A whirlwind of piano and drums explodes into life without warning. Satoko Fujii and Tatsuya Yoshida are together again with Baikamo, 15 years after the release of their last duo album as Toh-Kichi. It’s intense and in-your-face, and when the initial shock of this opening track has settled, you can be sure that they haven’t.
Structured motifs are juxtaposed with frantic and sometimes aggressive improvisations; Yoshida’s wild drumming alongside Fujii’s blend of avant-garde classical styles and rocky free jazz take the listener on an exciting and unpredictable ride. Subdued moments and sudden halts in playing act as calms before the continuing storm, when the duo inevitably pick up the pace once again.
In tracks such as Ajhisakdafitch and Laughing Birds, Fuji explores a full range of timbres on the piano, giving her playing a further experimental edge. At times she playfully tickles the strings, but when a more visceral sound is required, it sounds almost as if the pianist is gutting her own instrument from the inside.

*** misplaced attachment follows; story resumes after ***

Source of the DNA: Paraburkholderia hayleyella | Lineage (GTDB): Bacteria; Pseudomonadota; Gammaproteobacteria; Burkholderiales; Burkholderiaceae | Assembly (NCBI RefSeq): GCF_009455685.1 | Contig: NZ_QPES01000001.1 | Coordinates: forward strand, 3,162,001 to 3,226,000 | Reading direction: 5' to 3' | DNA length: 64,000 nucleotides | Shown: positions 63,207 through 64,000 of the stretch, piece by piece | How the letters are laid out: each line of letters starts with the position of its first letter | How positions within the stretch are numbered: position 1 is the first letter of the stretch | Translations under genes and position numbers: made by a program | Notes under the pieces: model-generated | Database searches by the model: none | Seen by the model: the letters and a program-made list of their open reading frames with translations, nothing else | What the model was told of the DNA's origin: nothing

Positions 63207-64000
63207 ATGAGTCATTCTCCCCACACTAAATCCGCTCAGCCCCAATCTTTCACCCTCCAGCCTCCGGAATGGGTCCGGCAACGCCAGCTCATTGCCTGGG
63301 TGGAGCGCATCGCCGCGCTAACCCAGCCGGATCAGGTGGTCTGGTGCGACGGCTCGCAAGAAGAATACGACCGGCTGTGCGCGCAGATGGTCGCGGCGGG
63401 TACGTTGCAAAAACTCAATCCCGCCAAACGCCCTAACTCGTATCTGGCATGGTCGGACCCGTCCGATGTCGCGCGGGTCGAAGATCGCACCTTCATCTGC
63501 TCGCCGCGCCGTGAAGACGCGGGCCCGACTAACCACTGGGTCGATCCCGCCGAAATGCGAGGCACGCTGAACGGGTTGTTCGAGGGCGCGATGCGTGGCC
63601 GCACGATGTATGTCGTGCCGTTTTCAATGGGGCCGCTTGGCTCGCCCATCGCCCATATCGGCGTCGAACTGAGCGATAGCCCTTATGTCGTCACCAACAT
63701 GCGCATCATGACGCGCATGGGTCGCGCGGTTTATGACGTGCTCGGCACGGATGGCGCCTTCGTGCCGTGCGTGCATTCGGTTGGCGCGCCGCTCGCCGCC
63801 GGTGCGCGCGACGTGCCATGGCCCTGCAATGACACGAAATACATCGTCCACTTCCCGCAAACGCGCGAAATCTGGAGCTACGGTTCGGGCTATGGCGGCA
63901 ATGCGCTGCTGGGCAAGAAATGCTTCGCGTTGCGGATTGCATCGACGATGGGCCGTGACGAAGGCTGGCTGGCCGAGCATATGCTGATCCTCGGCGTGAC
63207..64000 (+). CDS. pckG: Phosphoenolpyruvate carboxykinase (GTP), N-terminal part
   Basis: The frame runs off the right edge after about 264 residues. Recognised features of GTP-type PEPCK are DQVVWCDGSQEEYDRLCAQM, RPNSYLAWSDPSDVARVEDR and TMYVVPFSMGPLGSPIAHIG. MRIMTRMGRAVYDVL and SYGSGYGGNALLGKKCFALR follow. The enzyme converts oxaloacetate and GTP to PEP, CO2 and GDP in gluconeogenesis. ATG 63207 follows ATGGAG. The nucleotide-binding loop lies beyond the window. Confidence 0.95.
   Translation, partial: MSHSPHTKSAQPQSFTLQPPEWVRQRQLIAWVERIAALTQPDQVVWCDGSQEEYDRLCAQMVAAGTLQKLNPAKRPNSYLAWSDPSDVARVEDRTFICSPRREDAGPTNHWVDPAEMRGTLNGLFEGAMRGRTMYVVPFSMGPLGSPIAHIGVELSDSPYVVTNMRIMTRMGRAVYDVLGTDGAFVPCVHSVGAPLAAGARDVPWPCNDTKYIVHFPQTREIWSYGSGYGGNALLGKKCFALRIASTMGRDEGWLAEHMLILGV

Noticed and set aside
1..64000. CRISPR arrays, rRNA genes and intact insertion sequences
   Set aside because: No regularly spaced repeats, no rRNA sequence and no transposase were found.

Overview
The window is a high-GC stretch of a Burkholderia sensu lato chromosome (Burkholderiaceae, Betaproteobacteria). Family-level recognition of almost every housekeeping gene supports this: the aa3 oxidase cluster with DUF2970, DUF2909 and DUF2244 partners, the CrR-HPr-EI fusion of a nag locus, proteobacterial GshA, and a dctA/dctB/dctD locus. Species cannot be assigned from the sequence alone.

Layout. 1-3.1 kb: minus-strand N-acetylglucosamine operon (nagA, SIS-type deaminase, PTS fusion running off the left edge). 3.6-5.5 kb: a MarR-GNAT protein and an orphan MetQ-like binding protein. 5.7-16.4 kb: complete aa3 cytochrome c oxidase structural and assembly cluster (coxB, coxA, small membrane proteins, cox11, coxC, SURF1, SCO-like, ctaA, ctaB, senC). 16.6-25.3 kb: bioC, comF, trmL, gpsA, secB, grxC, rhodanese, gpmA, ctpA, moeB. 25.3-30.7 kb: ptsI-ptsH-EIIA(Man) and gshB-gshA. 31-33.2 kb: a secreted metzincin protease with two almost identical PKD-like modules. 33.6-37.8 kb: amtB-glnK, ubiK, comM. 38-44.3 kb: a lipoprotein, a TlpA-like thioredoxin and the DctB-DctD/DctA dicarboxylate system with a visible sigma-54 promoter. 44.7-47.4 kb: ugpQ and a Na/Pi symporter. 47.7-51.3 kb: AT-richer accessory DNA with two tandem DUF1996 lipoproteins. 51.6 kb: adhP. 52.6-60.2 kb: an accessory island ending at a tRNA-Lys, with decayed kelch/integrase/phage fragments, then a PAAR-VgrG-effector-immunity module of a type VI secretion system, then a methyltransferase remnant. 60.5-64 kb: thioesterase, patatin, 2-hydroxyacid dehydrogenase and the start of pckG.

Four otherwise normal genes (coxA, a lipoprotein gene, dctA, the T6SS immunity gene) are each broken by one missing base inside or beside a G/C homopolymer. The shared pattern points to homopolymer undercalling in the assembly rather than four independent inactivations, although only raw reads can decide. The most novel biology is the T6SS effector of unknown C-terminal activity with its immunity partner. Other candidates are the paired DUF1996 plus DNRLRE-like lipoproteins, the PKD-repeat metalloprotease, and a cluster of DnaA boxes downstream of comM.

Ice Age is alone in featuring ethereal vocals from both Fuji and Yoshida in the form of echoed, faraway wails and whispered growls. It’s a haunting piece, and the perfect end to the album. Baikamo is not light listening. Fujii and Yoshida produce an extraordinarily large sound as a duo – one that is raw, energetic and thoroughly enjoyable.
Gidvbadhopen; Rolling Down; Hvwebsjhoill; No Reflection; Zpajigemfluxss; Baikamo; Ajhisakdafitch; Aspherical Dance; Djofaksobhisc; Laughing Birds; Ovgwebkwum; Front Line; Ruvwsevjieck; Climber’s High; Walsjhechirfo; Ice Age (56.48)
Fujii (p); Yoshida (d). Nagoya, Japan, 24 July 2019. (Tracks 2, 4, 14 and 16 recorded in Matsuyama, 26 February 2019.)
Libra Records 202-059